Rooftops, A Forest of Polarity

Rooftops, A Forest of Polarity

I have a bit of a knee-jerk negative reaction to instrumental rock bands. Let’s face it — “instrumental rock” can be code for “stoned late-night jam sessions.” That’s why Bellingham, Wash., math-rock band Rooftops was such a pleasant surprise. A Forest of Polarity is absent any psychedelic tangents or one-note solos.

First, let me say that the album isn’t completely instrumental. There are sparse vocals on a few tracks — namely, the jerky, wandering “A Layer Fits” and “Era Falsity” — but the majority of the album consists solely of delicate guitars, staccato drums, and the occasional trumpet and violin.

By now you may be thinking this is Explosions in the Sky I’m talking about. Nope. Although it’s a fair comparison, Rooftops stand out in a few key places. Where Explosions are delicate and sparse all the way through, Rooftops have a more substantial, rough-edged sound. They make songs that are warm, fast, and bright, with rhythms that are somehow both unconventional and catchy.

After the short and trippy intro track, A Forest Of Polarity blares into life with the fiery “Astray Life,” full of lots of fancy guitar fingerwork. Later comes “Raft Easily,” which sleepily circles a pretty riff for a while, then suddenly becomes a pop song, complete with handclaps and strummed chords. “Leafy Stair,” the second longest track at six minutes, best displays the band’s ability to transition, from pretty and gentle to percussive, and back again.

And for those of you who have picked up on a pattern from the track names I’ve mentioned — yes, each track title is composed of the same ten letters. I don’t know if there’s some hidden meaning behind this, or if the band just wanted be clever. I’m sure some people will think it’s corny, but I’m impressed that they took the time to do it. Anagrams are hard, man.

You’ll hear a repeated song structure throughout the album: pretty fingerpicking, followed by drum fills and some stronger guitar, followed by a percussive breakdown of the initial riff, then back to fingerpicking. Although this makes the album as a whole feel kind of predictable, each song on Forest is a gem, taken individually. The band’s sound is complex, but not heavy; bright, but not overly sweet. These musicians have talent and a pleasantly original approach.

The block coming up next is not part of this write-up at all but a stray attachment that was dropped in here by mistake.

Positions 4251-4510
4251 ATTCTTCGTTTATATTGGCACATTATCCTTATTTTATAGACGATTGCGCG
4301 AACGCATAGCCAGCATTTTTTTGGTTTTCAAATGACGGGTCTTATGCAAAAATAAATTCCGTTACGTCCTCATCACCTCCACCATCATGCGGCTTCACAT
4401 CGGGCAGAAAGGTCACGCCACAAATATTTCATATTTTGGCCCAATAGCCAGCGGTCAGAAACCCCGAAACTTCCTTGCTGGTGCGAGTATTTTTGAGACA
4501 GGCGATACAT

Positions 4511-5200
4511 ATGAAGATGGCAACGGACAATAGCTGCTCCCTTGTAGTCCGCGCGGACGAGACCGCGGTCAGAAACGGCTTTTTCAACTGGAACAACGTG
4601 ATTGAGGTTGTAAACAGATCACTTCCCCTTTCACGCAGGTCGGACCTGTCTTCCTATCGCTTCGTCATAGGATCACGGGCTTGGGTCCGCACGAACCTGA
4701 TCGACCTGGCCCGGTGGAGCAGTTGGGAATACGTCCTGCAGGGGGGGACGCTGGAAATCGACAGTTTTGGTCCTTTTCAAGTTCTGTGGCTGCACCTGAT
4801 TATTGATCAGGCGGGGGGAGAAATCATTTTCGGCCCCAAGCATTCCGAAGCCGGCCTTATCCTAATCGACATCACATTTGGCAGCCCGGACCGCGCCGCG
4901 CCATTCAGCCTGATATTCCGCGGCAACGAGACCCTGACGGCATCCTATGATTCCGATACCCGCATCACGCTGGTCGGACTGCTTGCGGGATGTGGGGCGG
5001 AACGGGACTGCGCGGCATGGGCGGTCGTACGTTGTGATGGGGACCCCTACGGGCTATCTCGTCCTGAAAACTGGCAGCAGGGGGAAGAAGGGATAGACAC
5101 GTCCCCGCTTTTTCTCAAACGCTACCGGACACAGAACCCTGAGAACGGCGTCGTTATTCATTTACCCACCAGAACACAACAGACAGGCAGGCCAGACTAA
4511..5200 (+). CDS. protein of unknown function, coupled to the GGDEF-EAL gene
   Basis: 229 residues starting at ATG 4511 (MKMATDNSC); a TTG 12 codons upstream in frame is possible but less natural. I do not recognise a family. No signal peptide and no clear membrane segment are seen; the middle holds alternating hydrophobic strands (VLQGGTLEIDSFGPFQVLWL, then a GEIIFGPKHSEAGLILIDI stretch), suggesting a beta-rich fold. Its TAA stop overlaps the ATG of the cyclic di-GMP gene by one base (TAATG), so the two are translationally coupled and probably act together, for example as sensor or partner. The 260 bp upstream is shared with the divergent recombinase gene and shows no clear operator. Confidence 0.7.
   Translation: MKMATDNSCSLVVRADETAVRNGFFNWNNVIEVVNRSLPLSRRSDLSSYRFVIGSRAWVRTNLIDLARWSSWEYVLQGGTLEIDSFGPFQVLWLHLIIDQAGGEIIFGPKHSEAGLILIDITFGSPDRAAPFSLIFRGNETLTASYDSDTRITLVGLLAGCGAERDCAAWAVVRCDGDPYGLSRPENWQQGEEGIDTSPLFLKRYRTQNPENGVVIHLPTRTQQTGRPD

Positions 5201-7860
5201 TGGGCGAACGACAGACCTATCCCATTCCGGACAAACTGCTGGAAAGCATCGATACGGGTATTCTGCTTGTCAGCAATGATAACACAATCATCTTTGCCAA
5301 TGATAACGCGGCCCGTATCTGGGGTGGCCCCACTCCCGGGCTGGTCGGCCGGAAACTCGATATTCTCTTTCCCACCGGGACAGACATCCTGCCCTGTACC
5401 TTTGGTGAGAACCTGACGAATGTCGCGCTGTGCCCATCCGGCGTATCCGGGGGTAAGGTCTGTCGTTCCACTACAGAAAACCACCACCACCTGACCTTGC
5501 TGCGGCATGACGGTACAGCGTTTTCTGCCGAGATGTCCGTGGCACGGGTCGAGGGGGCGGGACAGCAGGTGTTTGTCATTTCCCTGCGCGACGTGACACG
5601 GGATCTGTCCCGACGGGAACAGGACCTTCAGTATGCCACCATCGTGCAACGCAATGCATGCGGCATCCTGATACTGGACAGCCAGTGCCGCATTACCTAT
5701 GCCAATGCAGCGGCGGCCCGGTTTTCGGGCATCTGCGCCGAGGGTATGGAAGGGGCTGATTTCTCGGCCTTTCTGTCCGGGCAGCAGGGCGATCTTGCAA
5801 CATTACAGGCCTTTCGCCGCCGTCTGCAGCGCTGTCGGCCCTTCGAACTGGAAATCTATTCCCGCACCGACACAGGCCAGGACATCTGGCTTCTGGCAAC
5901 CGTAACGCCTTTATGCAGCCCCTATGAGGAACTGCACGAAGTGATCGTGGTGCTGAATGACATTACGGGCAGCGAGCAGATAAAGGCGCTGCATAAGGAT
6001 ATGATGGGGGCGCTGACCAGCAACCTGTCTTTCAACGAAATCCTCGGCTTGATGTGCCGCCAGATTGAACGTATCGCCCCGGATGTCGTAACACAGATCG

Thank you, Rooftops, for not being one of those average instrumental rock bands that disappoint me so much.

(Clickpop Records -- P.O. Box 5765, Bellingham, WA. 98227-5765;; Rooftops --; Rooftops (Myspace) --
BUY ME: Amazon

Review by . Review posted Tuesday, December 7th, 2010. Filed under Features, Reviews.

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One Response to “Rooftops, A Forest of Polarity

  1. Kenny Eaton on December 19th, 2010 at 11:02 pm

    Brilliant post! I play guitar in the loop-based math/post/prog rock band, Time Columns. The entire foundation of our sound is built on guitar and keyboard looping using the Gibson Echoplex and related loop pedals to create layers of intricate rhythms. I’m wondering if you might be interested in writing a review of our latest album release, Sunriseinthesea EP, or conducting an interview relating to our music, upcoming January tour and looping. Send me an email at and I’ll be happy to get you anything you need. Thanks in advance for your time and consideration. Once again, great post! You can download Time Columns’ EP for free at

    -Kenny Eaton/Time Columns (TOUR DATES, MEDIA) (FREE DOWNLOADS)

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